We all know we should eat more vegetables and fruits and less fat. We’re also aware that more exercise and less time in front of a television would also benefit our health. Public health experts often wring their hands in despair when it comes to changing these behaviors, but a new study shows that it is possible for people to make changes. In fact, the individuals in the Chicago-based study made more than one healthy lifestyle change during the three-week study. The participants were issued a personal digital assistant to record diet and exercise activity throughout the day, and coaches communicated with them by phone or email based on the data they uploaded. There was a reward: those who met the behavioral goals earned $175 at the close of the study.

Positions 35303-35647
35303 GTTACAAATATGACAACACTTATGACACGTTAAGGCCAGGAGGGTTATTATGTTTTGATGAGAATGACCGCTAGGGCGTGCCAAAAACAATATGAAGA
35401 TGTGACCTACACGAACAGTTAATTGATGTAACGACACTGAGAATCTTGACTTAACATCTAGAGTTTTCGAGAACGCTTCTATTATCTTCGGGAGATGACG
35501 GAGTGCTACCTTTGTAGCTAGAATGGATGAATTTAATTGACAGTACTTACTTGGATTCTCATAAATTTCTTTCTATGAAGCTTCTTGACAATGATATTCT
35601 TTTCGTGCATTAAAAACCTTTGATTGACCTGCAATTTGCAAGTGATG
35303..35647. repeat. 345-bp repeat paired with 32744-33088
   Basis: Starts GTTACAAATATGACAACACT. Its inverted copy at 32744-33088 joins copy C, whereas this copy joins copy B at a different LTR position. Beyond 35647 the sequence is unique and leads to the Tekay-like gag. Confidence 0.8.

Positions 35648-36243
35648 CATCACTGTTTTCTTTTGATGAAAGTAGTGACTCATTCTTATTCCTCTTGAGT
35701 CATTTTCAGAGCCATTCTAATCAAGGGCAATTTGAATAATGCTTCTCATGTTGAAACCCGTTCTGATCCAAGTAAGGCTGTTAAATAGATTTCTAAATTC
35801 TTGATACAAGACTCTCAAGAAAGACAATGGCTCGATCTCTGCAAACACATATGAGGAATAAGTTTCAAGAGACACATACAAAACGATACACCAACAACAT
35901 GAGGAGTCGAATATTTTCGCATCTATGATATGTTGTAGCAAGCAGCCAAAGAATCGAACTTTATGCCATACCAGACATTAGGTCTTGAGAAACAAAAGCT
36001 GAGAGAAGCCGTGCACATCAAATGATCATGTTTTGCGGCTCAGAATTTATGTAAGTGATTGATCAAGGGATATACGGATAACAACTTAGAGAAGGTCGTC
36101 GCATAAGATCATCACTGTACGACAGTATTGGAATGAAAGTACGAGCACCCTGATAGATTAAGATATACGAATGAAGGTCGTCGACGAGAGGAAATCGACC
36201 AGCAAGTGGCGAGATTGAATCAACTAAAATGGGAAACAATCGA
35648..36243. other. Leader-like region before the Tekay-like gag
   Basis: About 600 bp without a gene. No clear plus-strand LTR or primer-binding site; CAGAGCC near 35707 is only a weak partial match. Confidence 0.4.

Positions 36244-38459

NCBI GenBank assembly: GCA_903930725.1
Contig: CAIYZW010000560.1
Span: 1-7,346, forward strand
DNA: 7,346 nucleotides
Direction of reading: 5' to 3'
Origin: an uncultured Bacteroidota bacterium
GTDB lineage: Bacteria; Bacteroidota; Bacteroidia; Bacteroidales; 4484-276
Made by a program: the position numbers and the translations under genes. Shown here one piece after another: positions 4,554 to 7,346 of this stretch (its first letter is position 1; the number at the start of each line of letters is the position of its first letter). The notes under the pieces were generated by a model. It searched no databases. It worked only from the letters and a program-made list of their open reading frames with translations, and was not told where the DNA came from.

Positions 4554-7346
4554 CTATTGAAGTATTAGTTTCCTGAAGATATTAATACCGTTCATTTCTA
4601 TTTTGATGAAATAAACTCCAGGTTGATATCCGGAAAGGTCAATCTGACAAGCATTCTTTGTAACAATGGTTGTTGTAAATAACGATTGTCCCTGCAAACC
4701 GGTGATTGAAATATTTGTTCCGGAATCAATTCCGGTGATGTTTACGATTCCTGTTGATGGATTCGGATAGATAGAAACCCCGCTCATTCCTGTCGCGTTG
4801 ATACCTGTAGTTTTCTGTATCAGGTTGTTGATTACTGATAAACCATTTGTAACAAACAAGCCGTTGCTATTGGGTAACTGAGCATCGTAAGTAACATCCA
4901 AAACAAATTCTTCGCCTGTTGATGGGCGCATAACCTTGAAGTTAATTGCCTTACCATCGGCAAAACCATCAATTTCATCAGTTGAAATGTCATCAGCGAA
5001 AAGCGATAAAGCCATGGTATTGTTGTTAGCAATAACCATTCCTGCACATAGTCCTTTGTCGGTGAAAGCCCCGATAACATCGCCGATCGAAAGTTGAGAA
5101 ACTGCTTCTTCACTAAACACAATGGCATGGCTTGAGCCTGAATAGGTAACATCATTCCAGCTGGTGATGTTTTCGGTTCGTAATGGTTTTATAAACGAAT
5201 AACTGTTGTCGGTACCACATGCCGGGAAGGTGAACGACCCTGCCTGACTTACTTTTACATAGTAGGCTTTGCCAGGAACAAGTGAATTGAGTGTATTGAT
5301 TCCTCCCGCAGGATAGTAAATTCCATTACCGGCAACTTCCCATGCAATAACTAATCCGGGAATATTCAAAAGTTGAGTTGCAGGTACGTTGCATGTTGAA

Perhaps the most encouraging part of this research is not that intensive coaching can help people change, but that the volunteers maintained many of their new healthier behaviors, at least in part, for the five months following the study. Another encouraging note: people who cut their screen time also reduced their saturated fat intake without a specific focus on fat. The researchers conclude that mobile technologies may offer a powerful way to support healthy behavior change and improve public health.
[Archives of Internal Medicine, May 28,2012]